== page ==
I love the process of setting up home – must be my Taurean traits shining through – and this is the second time in two years that I’ve furnished a place pretty much from scratch. This apartment of our own has been such a long time coming that I’ve been reluctant to leave it at the weekend, which I’m sure has caused my housebound novio some frustrations. I’ve been baking and although the oven isn’t perfect (the temperature dial requires the use of pliers and the temperature range doesn’t have precision markings) it is holding up to my needs and placating mi novio somewhat with sweet treats.

The best part is that we live a short walk from my work so not only do I avoid the gridlocked commute,

I can come home for lunch. If that’s not luxury in Bogotá, I don’t know what is.

Stationery shopping

I really love shopping for stationery. There is nothing better than wandering around Officeworks, plying the stationery aisles of Kmart, making a round of Kikki K or Smiggle, or longingly browsing a boutique stationer. I just love it.

Here in Latin America it is quite a different shopping experience.

On my first day of Spanish classes, I found a papeleria where instead of wandering around, touching and feeling items that arouse curiosity, everything is behind a glass case, or tucked away on a shelf out back somewhere. So you have to ask for what you want. On Spanish Class Day 1 I was just looking for a notebook, a cuaderno. It is also important to ask for one with lineas, or lines, as the majority of latinos write on that graph paper with little squares. I don`t really understand that one at all. Perhaps a question to ask my teacher tomorrow.

At the end of classes last week, I needed something to put my photocopied handouts in. I asked my teacher to tell me the name of the plastic pocket he had, and he said separador plasticos. I probably should have used this terminology at the papeleria because when I said “Estoy buscando por algo para proteger mis hojas” (I`m looking for something to protect my pages”) the joker responded “¿Policia?”. It was quite funny and I laughed a lot. Instead of a plastic pocket, I got one of those coloured plastic things you close using the string and two circles. I am still debating the functionality of these closures.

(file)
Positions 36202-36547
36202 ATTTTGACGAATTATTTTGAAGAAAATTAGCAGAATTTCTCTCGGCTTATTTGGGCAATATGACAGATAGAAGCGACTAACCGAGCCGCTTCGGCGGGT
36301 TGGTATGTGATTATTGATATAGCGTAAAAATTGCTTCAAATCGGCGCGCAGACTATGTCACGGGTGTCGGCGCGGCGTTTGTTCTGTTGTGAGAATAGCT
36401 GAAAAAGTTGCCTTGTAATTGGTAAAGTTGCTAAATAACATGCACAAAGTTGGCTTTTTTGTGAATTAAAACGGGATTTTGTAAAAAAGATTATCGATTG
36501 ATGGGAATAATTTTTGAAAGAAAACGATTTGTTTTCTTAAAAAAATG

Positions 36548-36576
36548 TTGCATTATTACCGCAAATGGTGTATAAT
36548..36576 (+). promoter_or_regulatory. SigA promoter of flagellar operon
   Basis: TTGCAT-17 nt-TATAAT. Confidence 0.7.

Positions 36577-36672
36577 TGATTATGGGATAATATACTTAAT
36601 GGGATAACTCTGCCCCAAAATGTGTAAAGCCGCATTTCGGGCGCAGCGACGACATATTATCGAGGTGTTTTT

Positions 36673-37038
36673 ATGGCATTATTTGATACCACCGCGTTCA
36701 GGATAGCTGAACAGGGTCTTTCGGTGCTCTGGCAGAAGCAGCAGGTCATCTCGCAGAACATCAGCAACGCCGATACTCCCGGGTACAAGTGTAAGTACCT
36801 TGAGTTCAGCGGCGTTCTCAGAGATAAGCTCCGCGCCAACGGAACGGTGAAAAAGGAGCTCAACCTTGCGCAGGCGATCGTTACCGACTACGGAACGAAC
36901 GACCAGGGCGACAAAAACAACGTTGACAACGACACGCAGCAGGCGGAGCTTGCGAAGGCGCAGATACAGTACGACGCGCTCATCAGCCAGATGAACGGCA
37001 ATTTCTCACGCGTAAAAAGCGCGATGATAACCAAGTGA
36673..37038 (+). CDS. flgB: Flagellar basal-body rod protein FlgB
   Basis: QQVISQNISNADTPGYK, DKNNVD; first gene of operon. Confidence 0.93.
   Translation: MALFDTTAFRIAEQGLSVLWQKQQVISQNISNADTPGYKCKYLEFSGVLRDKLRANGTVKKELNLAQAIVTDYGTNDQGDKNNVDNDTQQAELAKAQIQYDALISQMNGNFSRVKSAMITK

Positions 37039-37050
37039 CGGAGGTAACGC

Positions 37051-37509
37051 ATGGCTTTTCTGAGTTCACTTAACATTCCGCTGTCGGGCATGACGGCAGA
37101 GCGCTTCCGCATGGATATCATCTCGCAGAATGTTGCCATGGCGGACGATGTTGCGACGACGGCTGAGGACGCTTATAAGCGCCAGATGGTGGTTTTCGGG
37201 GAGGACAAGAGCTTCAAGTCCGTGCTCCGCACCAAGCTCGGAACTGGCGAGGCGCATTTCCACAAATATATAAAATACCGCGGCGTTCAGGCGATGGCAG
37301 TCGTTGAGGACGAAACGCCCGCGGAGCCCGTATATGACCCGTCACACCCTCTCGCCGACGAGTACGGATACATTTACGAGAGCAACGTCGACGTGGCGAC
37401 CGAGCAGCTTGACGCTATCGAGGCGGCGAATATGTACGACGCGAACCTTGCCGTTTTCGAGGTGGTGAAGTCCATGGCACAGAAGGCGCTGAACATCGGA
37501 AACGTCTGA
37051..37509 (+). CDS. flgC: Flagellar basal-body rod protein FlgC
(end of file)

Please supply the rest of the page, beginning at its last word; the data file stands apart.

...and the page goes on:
Anyways, todays papeleria outing was for paperclips. While in the library doing my homework, I asked a couple of guys at the same table how to say paperclip, since I happened to have a sole example with me. It was funny to hear that the answer was “clip”. That is pretty easy to remember, and the girl at the papeleria knew exactly what I was after when I asked.

Whilst stationery shopping is rather different than in Australia, there are good points too. I only wanted a few paperclips, I didn`t need a whole box, so when I asked for 15 paperclips it wasn`t a strange request. It saves a whole lot of waste instead of buying everything in bulk like we seem to do at home and are constantly pressured into doing by retailers.

So my papeleria expenses so far are:

  • cuaderno, 200 page, A5 = $2,500 pesos
  • plastic folder = $2,500 pesos
  • 15 paperclips = $350 pesos

A grand total of $5,350 Colombian pesos or AUD$2.85 (the paperclips cost 18 cents).

Stay tuned for more papeleria shopping trips!

Curled up in a bookstore

I’ve just popped into Denver to go to the Tattered Cover which has been talked about endlessly on NPR.

It is fabulous and all wooden inside. Floors, beams, ceilings, bookshelves, furniture. It’s all wooden.

It has a coffee shop, is cosy and feels like a place of great knowledge. It’s kind of like a library, but better because the hush isn’t from fear of librarian wrath but from the peace of those inside. Sipping a coffee, hiding in a cosy nook and thumbing the pages of a good book are part of the charm of this place.